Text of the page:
Deere reports income decrease for recent quarter

Dubuque County’s largest employer on Friday reported a drop in net income for its most recent quarter, though the division that includes John Deere Dubuque Works had its operating profit increase.

Deere & Co. reported a net income of $903 million for the first quarter of its fiscal year, which ended Jan. 30. During the same period last year, that figure was $1.224 billion.

The construction and forestry division, which includes the Dubuque plant, saw operating profit increase 1% from the same period last year to $272 million. The division saw $2.544 billion in net sales and revenues during the quarter, an increase of 3% from the same period last year.

“Construction and forestry markets also continue to benefit from strong demand and price realization, contributing to the division’s solid performance in the quarter,” Brent Norwood, manager of investor communication, said during a quarterly earnings conference call.

Sales in the broader construction and forestry industry are expected to increase 5% to 10% over the course of the fiscal year in North America, with the compact construction market either flat or increasing up to 5% due to supply issues.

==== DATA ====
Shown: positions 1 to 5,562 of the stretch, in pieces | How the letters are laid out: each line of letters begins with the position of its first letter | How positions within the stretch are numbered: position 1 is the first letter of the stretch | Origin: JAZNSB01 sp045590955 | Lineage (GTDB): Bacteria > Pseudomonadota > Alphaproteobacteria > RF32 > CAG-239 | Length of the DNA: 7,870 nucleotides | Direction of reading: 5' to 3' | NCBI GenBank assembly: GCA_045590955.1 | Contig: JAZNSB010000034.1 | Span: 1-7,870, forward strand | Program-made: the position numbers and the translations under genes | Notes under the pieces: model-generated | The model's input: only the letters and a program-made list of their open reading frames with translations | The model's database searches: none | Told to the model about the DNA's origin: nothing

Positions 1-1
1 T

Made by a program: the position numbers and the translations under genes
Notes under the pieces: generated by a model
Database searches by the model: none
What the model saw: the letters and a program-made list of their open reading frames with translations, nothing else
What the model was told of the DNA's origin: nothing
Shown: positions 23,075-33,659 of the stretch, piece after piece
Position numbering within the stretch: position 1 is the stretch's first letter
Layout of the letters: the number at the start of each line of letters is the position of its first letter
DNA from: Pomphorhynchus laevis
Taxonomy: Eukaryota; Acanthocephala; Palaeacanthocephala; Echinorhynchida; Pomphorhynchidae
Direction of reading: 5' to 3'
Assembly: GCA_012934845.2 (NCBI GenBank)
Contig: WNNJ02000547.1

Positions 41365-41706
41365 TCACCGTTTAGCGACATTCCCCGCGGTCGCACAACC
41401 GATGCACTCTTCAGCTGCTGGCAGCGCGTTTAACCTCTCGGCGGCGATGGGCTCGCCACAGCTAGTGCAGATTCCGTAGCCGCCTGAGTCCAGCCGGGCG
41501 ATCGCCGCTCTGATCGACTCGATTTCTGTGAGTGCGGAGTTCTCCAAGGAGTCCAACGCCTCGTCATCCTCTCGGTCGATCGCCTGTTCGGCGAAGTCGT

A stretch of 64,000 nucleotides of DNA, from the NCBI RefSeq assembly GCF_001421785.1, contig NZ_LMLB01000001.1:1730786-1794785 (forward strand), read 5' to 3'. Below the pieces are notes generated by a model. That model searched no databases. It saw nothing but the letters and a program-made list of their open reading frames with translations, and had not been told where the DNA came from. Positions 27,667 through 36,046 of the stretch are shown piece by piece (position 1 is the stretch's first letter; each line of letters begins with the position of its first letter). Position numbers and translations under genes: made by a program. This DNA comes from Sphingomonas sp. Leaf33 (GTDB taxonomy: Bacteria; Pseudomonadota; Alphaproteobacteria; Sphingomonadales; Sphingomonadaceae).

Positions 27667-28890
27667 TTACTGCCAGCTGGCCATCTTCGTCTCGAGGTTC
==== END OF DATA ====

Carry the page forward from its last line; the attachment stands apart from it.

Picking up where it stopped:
“Markets for earthmoving and compact equipment are expected to remain strong in our fiscal year ’22 forecasts, benefiting from continued strength in the housing market, increased activity in the oil and gas sector, as well as strong (capital expenditure) programs from the independent rental companies,” Norwood said.

Union members at Deere ratified a six-year agreement with the company in November, ending a five-week strike. Deere Chairman and CEO John C. May noted in a press release that the strike, COVID-19 pandemic and supply-chain issues resulted in higher production costs.

“Deere’s performance in the first quarter was impressive given production issues surrounding the delayed ratification of our (International Union, United Automobile, Aerospace and Agricultural Implement Workers of America) contract in late November as well as persistent challenges posed by the supply chain and pandemic,” he said in the release.

May said during the call that factories were able to ramp up production quickly during the quarter, which began during the strike.

“That is an amazing feat when you consider that many of our factories were down for five weeks because of work disruption,” May said. “The credit for this impressive performance goes first to factory employees who did an outstanding job post-ratification of our labor agreements and next to our dealers who have managed through delays due to both supply-chain challenges and work stoppages at our factories.”

Company officials said demand for their products outpaces supply in many areas.

“Fiscal year 2022 will be the second year in a row in which the industry demand has outstripped supply — that’s why we are already getting interest in our model year 2023 products,” May said.